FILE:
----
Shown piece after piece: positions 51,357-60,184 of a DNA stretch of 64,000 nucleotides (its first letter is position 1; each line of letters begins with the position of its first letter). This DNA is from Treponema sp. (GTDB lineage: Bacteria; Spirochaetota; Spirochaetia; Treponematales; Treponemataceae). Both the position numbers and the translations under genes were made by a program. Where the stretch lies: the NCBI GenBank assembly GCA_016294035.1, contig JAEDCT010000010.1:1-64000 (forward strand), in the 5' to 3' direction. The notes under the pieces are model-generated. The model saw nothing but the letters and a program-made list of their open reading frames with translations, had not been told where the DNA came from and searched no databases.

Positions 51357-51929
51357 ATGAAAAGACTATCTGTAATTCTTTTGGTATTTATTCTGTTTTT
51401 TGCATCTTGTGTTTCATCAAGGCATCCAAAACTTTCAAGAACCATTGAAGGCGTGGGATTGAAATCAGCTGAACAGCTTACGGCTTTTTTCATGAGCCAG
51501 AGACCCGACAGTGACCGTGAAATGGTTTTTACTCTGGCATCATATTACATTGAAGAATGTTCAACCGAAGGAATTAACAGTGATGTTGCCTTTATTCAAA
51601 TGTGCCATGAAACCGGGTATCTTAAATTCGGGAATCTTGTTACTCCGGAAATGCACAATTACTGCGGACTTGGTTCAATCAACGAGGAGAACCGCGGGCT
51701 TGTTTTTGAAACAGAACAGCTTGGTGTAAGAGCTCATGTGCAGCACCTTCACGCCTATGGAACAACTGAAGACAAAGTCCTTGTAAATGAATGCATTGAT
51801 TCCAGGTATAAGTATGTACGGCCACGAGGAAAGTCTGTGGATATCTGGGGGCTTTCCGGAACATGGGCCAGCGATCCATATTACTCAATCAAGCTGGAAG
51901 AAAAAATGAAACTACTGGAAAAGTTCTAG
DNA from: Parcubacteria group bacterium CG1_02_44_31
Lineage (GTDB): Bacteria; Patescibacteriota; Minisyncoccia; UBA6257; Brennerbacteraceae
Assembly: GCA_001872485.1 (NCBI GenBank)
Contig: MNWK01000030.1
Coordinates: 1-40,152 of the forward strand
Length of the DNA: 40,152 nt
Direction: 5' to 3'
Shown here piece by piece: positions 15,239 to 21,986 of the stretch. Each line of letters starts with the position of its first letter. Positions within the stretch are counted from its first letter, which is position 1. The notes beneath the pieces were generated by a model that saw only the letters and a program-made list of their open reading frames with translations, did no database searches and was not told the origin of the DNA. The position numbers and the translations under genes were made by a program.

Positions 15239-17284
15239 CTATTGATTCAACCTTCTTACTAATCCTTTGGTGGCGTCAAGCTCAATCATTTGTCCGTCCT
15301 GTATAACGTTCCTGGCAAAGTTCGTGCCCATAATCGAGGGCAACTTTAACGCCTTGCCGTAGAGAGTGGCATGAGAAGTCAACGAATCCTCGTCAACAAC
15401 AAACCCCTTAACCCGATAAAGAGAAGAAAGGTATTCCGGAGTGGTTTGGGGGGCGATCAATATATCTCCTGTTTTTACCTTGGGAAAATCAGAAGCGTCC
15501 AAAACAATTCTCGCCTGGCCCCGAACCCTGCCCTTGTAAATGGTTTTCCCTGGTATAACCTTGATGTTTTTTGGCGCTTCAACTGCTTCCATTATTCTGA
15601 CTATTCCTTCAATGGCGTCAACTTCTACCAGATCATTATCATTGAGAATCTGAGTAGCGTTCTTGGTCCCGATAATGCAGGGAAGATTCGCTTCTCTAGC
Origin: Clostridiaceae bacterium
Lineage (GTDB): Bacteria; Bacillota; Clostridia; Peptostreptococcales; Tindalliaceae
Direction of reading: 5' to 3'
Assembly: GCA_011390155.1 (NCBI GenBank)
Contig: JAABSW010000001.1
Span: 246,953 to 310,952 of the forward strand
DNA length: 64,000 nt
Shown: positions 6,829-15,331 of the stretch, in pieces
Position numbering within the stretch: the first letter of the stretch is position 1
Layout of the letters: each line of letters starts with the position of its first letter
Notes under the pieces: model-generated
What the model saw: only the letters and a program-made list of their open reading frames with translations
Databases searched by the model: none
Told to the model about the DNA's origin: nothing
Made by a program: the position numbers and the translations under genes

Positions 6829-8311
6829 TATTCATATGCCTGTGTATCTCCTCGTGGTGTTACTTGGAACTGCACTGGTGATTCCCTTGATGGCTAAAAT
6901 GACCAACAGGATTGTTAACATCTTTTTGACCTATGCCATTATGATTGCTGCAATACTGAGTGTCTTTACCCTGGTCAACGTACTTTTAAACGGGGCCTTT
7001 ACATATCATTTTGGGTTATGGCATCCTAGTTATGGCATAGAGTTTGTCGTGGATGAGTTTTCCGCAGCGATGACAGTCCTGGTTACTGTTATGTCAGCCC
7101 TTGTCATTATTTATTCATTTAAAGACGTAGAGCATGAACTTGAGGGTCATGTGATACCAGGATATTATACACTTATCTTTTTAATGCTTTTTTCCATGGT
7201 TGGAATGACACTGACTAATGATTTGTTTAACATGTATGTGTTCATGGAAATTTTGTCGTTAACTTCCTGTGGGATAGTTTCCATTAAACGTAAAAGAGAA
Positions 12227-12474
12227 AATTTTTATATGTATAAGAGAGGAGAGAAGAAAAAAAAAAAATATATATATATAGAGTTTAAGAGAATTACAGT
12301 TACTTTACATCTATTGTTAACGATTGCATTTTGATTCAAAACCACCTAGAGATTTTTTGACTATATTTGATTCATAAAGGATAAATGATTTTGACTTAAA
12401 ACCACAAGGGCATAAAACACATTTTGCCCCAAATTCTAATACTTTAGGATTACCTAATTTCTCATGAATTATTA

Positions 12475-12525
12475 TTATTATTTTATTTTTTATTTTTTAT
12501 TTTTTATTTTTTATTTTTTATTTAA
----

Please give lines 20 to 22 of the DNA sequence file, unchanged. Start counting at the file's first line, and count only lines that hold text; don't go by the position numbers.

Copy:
15301 GTATAACGTTCCTGGCAAAGTTCGTGCCCATAATCGAGGGCAACTTTAACGCCTTGCCGTAGAGAGTGGCATGAGAAGTCAACGAATCCTCGTCAACAAC
15401 AAACCCCTTAACCCGATAAAGAGAAGAAAGGTATTCCGGAGTGGTTTGGGGGGCGATCAATATATCTCCTGTTTTTACCTTGGGAAAATCAGAAGCGTCC
15501 AAAACAATTCTCGCCTGGCCCCGAACCCTGCCCTTGTAAATGGTTTTCCCTGGTATAACCTTGATGTTTTTTGGCGCTTCAACTGCTTCCATTATTCTGA